Columbia Pictures
A group of Smurfs in Smurf Village in "Smufs 2."

With the sequel to 2011’s “The Smurfs 3D” skipping into theaters last week, Belgium’s second most famous export (after waffles, of course) is on a lot of people’s minds. So here are 20 little-known facts about the diminutive blue gnomes that might surprise even the smurfiest Smurfs fan.

The Smurfs were created by Belgian comic artist Peyo (a.k.a. Pierre Culliford) in 1958. Called “Les Schtroumpfs” in his native French, they first appeared as side characters in the fantasy comic “The Flute with Six Holes” where they are shown living in a barren, rock-covered place known as the Cursed Land.

The word “schtroumpf” came from a dinner conversation where Culliford momentarily forgot the word for salt, so he made one up and asked his friend to pass the “schtroumpf.”

“Smurf” is the Dutch translation of “schtroumpf.”

Along with comics, TV and movies, the Smurfs have spawned their own video games, theme park attractions, Ice Capades show, breakfast cereal, ‘80s dance craze and a perplexingly grim advertisement for UNICEF in which the Smurf village gets blown sky high by enemy warplanes.

The Smurf Song, created by Pierre Kartner, topped the music charts in 16 countries.

Smurfs are said to be only three apples high, but they can live for hundreds of years. In the cartoon’s sixth season, Grandpa Smurf returned from a 500-year-long journey around the world.

The Smurfs’ favorite headgear is known as a Phrygian cap. In ancient Rome, it came to signify freedom due to its resemblance with the pileus, a felt cap worn by emancipated slaves. The red Phrygian cap — like the one worn by Papa Smurf — was specifically a symbol of the French Revolution, and during the Reign of Terror, it was used to denote adherence to the violent new regime. Because of those associations, the Phrygian cap was banned in France for a period during the 19th century.

There were originally only 99 Smurfs, but that number has increased to allow for new characters, including the only female Smurfs: Smurfette, Sassette and Nanny Smurf.

In the comics, Smurfette was created by Gargamel as part of a plot to breed jealousy and discord among the little blue gnomes. The recipe for a Smurfette is as follows: “Sugar and spice but nothing nice; a dram of crocodile tears; peck of bird brain; the tip of an adder’s tongue; half a pack of lies, white, of course; the slyness of a cat; the vanity of a peacock; the chatter of a magpie; the guile of a vixen and the disposition of a shrew; and of course the hardest stone for her heart.”

The name Gargamel comes from a work by 16th-century French writer François Rabelais. In the bawdy satire “The Life of Gargantua and of Pantagruel,” a collection of stories detailing the chivalric exploits of a giant and his son, Gargamelle was Gargantua’s mother.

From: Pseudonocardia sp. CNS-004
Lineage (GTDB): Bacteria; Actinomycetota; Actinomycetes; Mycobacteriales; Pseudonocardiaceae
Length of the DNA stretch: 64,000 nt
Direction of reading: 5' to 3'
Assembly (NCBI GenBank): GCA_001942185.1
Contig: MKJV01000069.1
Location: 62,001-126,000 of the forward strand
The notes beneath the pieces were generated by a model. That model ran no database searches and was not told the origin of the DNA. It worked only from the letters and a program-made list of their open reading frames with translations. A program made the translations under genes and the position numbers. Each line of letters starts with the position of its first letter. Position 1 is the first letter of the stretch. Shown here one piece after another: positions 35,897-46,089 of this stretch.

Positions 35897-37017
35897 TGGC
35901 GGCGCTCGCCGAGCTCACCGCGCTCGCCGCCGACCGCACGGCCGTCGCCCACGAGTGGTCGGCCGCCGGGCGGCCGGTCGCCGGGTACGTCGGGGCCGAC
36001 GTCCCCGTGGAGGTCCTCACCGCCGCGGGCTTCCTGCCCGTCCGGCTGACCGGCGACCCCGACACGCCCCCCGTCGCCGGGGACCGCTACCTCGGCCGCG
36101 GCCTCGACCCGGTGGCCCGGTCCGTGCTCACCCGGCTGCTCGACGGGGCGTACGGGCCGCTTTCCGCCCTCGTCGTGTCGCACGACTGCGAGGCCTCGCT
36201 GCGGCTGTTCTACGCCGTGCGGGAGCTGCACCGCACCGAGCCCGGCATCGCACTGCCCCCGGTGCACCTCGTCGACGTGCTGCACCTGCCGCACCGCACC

Gargamel’s pet cat is named Azrael after the Archangel of Death found in Islam and Hebrew lore.

A 1959 Smurfs story called “The Black Smurfs” — changed to “The Purple Smurfs” in the U.S. — is sometimes cited as one of the earliest examples of zombie fiction, according to whatculture.com. In it, a Smurf is stung by a black fly, causing him to become a brain-dead fiend that goes around biting other Smurfs and spreading the disease. It was a full nine years before George Romero thought to do the same thing with “Night of the Living Dead.”

“The Black Smurfs” is also the only time a Smurf is seen without a hat. They’re bald underneath.

In the real world, the word “smurf” can mean one of several things, including a person who launders money.

When they hold their breath, Smurfs turn purple.

Paul Winchell, who played Gargamel in the ‘80s cartoon, was also famous as the voice of Tigger from “Winnie the Pooh.”

Smurfberries are actually sarsaparilla, one of the ingredients used to make old-fashioned root beer.

Long before “School of Rock” or “Kung Fu Panda,” a 13-year-old Jack Black scored one of his first acting gigs in a commercial for Smurfberry Crunch cereal.

Along with claims of bigotry and sexism, “The Smurfs” has frequently been criticized as an attempt to indoctrinate youth with communist ideals, portraying the Smurf village as a godless, Marxist utopia.

Thousands of fans showed up in blue body paint and white caps to commemorate Peyo's birthday for the second-annual Global Smurfs Day, which took place between June 22 and 25 in more than 20 countries around the world, including Peyo's native Belgium. The first Global Smurfs Day in 2011 set a Guinness World Record for the most people dressed as Smurfs within a 24-hour period. The official number? 4,891.

Source: Smurfs Wiki

A native of Utah Valley and a devoted cinephile, Jeff Peterson is currently studying humanities and history at Brigham Young University.